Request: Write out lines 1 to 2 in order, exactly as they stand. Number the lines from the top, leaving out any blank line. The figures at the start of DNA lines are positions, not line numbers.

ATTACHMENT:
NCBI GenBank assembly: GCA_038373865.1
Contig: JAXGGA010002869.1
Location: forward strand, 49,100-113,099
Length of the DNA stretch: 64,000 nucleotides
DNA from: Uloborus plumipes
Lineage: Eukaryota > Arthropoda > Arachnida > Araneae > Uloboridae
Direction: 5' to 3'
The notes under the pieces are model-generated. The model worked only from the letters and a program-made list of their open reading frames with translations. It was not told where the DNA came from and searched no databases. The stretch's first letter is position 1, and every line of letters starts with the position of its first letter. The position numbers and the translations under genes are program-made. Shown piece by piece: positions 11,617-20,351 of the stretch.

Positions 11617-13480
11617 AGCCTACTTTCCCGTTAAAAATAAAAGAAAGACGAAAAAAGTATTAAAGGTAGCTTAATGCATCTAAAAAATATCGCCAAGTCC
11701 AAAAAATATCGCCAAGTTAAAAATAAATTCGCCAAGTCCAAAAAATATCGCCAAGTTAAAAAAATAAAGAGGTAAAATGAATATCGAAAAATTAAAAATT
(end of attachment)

NCBI GenBank assembly: GCA_038373865.1
Contig: JAXGGA010002869.1